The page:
Strengths and weaknesses are all a matter of perception. They have been established over the course of our lives by the feedback we receive from ourselves and those around us. The problem is, our current definition of weaknesses is very limiting and does not allow the potential for change. Instead of living by such strict definitions (strength=good, weakness=bad), what if you could redefine what strengths and weaknesses mean and learn how to utilize both strengths and weaknesses to accomplish personal goals?
First, I like to think of strengths as qualities within a person that they are comfortable with and that help them to excel personally and professionally (think: confidence or intelligence). Weaknesses are simply characteristics someone would like to improve upon because they create barriers to excelling personally and professionally (think: impatience or shyness). Alternatively, there are neutral traits that may fall somewhere in the middle of the spectrum and do not necessarily help or harm (think: enthusiasm or seriousness). The dated notion that certain traits are permanent and "bad" creates the mindset that they cannot be changed. In actuality, any quality can be strengthened as long as you set your mind to making the change.
The second layer is to be mindful of the dual roles most traits possess. Confidence, for example, can be both a strength and a weakness, depending on the intensity of the trait, the person, and the situation. In a professional setting, high levels of confidence may be looked at as a strength and a necessary part of the position. In a personal setting, that same level of confidence may be a weakness and create distance in relationships. Instead of seeing traits only as strengths or weaknesses, I ask clients to be aware of the strengths within their weaknesses, the weaknesses within their strengths, and always aim to find the balance between the two.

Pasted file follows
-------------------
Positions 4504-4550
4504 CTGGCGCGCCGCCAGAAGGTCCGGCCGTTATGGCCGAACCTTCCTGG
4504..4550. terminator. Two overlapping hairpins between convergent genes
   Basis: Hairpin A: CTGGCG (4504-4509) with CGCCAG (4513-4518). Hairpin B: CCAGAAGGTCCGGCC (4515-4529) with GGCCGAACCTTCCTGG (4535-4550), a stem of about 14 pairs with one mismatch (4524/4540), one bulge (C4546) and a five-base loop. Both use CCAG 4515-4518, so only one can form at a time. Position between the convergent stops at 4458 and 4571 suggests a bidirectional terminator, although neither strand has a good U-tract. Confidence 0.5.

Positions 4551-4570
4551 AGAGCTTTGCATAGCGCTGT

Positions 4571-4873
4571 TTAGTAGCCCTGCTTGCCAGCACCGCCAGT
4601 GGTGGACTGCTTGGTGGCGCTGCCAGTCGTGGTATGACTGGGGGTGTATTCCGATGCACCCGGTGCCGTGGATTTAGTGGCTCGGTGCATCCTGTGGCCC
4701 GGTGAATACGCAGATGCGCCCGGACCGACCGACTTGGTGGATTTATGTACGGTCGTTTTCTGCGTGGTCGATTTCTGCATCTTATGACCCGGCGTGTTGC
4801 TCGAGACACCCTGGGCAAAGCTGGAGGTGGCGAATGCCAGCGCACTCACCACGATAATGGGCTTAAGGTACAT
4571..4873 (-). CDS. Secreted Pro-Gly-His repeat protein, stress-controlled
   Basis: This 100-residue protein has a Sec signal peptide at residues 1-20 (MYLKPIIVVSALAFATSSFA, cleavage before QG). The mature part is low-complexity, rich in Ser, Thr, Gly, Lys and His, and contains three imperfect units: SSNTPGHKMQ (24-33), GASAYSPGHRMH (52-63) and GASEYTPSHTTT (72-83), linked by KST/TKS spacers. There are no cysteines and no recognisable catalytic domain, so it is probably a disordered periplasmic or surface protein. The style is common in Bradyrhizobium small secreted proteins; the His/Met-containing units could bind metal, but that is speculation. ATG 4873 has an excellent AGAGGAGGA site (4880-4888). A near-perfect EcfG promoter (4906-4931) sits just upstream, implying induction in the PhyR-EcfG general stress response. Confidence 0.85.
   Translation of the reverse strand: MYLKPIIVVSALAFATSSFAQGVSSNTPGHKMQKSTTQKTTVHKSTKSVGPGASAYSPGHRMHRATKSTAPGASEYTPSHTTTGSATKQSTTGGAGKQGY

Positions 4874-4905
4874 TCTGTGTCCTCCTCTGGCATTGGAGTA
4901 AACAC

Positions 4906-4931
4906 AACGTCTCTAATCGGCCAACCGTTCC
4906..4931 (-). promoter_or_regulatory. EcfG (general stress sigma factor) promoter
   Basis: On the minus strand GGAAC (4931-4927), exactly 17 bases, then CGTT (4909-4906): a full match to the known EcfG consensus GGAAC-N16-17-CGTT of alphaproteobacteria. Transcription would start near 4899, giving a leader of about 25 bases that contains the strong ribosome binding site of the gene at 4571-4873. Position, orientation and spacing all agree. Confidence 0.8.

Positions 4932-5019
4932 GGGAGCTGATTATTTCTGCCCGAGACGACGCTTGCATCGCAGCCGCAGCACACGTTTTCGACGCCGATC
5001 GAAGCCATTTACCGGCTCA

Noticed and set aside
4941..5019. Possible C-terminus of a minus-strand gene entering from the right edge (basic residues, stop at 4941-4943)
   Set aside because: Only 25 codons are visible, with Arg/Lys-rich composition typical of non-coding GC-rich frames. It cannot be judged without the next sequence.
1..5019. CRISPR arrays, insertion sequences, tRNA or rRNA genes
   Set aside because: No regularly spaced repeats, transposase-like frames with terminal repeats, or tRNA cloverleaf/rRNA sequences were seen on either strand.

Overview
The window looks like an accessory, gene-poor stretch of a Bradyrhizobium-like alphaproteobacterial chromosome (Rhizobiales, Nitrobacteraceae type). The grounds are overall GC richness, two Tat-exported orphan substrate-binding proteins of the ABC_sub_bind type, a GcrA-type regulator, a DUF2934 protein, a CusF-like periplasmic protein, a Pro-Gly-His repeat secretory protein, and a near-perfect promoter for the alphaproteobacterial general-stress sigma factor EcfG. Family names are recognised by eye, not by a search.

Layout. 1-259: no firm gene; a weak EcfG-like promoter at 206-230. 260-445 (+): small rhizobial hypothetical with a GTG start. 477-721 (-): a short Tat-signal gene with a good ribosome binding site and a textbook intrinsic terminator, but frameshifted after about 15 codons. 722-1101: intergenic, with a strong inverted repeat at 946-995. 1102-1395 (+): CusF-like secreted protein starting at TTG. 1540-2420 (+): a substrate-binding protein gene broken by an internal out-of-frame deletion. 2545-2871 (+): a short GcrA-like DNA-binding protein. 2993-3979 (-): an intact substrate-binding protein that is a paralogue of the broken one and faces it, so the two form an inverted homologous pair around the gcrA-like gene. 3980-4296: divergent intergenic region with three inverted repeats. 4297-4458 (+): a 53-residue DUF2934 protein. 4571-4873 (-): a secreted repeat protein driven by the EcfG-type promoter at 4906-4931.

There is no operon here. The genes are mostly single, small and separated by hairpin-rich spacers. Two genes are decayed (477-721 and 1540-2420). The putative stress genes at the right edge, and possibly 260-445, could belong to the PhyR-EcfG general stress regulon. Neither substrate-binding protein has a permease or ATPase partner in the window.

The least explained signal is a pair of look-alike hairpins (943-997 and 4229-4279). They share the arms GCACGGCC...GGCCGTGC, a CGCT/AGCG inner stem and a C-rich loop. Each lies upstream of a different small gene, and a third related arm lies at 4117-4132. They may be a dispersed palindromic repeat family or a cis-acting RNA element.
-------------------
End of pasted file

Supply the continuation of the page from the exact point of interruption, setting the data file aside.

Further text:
Using your already established strengths and evolving your weaknesses as leverage to accomplish goals is the best, and most lasting way to long-term success. With some goals in mind, write out the strengths that will help you achieve those goals and the weaknesses that may get in the way. Next, think about the strengths within the weakness and develop an affirmation to remind yourself of what you are trying to accomplish.
Your list may look something like this:
- Goal: Better time management
- Strengths: I am self-motivated and have prioritized this goal as a necessity for more productivity in my professional life and more fulfillment in my personal life
- Weaknesses: I can be impatient and self-critical
- Strengths Within Weaknesses: I am good at measuring progress
- Counterbalancing Affirmation: I recognize that my critical and impatient nature can knock me down if I'm not making progress fast enough so I will be mindful of when my progress is not meeting my expectations and remind myself that this goal may take time to accomplish
Remember, weaknesses are only as limiting as you allow them to be and strengths are only useful when you are allowing them to help. All it takes is determination and a shift in perspective to begin developing your weaknesses into newfound strengths.